Ed Hume Answers Your Gardening Questions
Ed Hume cannot answer all of the garden questions he receives, but questions of general interest will be answered here every month. Email your questions to HumeSeeds@aol.com. Please note: we do not accept attachments.
Other January Links
Are your seeds true non hybrids? and if so, many that you say are do not specify that on their packages. Is there a reason for this?
Ninety percent of our seeds are non-hybrids. Because of this, we specify which varieties are hybrids on the packets. You can view every packet on our website individually (at the Seed Rack) or click on the link for non-hybrids to see the list. (Note that none of our flowers are hybrids.)
How do I know I'm getting a true non-hybrids seed. I'm looking for good quality seeds that I can save some seeds from those plants I grow to replant the following year. Will I be able to do so with your seeds.
Yes, our seeds are from the current year's crop (they won't even be completely packaged till January) so they have the highest germination rates and the non-hybrids will stay true to type when saved.
Can you store your Non-hybrid seeds over a year if stored properly?
This varies from variety to variety. Most varieties will hold their germination for many years. Some, will not last an entire year. (Examples: Beans, Corn, Pumpkins and Squash will often have good germination for 6 to 7 years, Onions might not germinate well next year.)
What would be proper storing method?
This also varies from variety to variety. Most just need to be kept cool and dry and not exposed to direct sunlight or extreme temperatures. A few like to be refrigerated or frozen.
Don't exclude hybrids from your decision making process. Most of them can also be saved for many years and it is possible (contrary to popular belief) to save the seeds from hybrids that you've grown. The only negative is that you probably will not get exactly the same results from saved seeds. Hybrids often revert to their parent strains, so saved seeds might not result in plants that are as disease resistant or large etc.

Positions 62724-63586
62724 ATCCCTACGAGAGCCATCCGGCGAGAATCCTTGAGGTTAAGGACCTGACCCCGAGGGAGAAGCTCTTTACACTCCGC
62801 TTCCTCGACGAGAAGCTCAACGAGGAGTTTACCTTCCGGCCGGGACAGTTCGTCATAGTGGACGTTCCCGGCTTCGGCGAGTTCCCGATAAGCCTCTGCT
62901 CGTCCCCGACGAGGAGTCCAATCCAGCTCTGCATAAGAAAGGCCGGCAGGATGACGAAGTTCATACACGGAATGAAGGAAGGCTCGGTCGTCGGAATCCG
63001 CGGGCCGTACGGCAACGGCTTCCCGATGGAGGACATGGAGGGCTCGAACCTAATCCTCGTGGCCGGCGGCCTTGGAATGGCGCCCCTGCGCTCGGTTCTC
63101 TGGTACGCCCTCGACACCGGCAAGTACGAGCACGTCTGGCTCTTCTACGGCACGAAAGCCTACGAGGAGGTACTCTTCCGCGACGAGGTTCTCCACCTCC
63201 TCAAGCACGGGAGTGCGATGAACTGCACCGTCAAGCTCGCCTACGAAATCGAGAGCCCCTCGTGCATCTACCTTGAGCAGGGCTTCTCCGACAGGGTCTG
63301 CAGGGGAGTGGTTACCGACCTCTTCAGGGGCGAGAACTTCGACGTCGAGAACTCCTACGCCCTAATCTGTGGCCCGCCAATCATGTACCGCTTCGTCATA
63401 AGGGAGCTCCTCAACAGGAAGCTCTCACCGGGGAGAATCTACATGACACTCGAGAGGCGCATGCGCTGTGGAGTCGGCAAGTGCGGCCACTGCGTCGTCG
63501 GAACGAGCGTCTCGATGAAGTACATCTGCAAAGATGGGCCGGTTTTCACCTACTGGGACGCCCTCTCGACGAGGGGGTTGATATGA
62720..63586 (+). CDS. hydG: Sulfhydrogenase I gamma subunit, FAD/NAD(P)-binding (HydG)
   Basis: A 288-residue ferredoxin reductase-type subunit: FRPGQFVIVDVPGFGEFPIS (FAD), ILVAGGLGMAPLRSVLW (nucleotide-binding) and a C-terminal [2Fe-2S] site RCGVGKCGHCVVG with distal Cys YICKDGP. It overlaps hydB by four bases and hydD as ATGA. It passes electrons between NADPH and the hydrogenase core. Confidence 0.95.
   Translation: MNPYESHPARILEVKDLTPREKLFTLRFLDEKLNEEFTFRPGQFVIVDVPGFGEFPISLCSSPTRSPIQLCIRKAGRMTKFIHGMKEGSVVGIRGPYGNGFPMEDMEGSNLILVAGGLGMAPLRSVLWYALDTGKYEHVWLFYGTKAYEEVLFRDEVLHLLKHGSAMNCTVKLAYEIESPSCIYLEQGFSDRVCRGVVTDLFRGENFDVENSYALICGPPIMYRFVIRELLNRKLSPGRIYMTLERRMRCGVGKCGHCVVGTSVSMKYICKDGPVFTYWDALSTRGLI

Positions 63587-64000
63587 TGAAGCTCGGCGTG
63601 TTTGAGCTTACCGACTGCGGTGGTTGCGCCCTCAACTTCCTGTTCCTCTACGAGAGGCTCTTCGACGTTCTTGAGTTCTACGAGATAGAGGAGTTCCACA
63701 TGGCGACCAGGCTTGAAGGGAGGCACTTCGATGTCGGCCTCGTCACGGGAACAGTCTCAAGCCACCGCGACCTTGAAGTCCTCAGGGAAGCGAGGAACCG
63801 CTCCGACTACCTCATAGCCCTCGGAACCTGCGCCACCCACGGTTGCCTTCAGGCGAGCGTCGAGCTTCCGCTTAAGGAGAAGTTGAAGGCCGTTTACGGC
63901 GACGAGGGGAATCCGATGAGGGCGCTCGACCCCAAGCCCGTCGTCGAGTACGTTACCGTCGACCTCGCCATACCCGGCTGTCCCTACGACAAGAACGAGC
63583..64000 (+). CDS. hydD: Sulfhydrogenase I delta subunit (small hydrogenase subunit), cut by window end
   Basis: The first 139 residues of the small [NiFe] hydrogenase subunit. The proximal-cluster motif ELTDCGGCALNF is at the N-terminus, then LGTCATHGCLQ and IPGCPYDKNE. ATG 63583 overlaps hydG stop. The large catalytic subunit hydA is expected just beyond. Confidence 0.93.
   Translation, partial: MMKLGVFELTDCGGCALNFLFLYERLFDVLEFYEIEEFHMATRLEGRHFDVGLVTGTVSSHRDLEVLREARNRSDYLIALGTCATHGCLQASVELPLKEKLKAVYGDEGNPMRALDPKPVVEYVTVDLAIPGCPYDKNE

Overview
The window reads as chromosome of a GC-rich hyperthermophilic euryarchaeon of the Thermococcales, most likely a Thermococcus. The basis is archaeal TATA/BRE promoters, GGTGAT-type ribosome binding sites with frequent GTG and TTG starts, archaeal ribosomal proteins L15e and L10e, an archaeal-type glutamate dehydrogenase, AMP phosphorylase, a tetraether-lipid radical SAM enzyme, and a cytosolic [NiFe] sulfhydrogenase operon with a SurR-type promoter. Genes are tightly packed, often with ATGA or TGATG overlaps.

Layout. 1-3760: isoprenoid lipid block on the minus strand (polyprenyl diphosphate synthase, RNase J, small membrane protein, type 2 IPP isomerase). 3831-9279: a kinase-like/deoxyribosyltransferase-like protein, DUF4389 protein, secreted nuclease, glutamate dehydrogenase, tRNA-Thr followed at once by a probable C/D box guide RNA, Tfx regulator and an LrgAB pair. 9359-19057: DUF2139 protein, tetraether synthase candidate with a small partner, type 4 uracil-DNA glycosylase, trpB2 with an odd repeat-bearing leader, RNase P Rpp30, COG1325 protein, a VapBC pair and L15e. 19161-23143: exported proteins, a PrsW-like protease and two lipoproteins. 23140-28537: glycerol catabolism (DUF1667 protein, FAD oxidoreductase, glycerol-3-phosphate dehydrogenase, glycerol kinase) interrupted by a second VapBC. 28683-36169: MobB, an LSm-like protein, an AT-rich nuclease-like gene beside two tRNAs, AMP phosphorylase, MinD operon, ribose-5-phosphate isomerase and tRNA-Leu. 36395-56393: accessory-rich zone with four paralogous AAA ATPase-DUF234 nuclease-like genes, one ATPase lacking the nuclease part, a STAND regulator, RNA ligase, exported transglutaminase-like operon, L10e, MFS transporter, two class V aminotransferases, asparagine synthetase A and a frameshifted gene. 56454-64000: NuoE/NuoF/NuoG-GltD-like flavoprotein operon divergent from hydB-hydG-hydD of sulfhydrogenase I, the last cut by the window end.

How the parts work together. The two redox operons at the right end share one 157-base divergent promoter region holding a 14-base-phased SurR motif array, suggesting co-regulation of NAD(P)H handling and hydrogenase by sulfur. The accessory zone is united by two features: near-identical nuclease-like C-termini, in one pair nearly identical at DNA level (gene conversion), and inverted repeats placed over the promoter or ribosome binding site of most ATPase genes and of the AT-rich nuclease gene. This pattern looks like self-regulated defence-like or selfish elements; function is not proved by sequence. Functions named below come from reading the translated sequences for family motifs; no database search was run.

See Also: Why I like hybrids
I planted some daffodil and iris bulbs about 6 weeks ago. I must not have buried the bulbs deep enough because they've already started sprouting (yikes!). The daffodils are about 3" tall and the iris' are about 1". What should (or can) I do to stop the growth and/or protect them until early Spring?
There's not much you can do to stop the growth. If the weather turns really cold all of the sudden, cover the tops with some sort of cloth material. Then, when the weather moderates (hopefully in a few days) remove the covering completely. Cover again if it gets cold again. Bulbs will take fairly cold temperatures before it will affect them.
we purchased norfolk pine and would like to know if it can be transplanted outside? we live in zone 4. if so, any special treatment? if not, how do i care for it inside?
Norfolk Island Pine is only hardy to 32 degrees F. It is native to Norfolk Island off the coast of Australia. Inside it needs humidity and bright light, but not direct sunlight. Feed only during the spring and summer growing season.
I have 6 Cherokee Chief Dogwoods about 7 ft. tall that I put in about 3 years ago. My problem is that they do not bloom in the spring. New foliage comes out fine, but no blooms. What's up?
Dogwoods are rather slow to bloom, so don't be discouraged. Feed the trees in about mid-February with a rose type fertilizer that contains micro-nutrients like iron, magnesium, sulfur, boron, etc. It will not help for this year, as the dogwoods have already set their buds for the coming spring.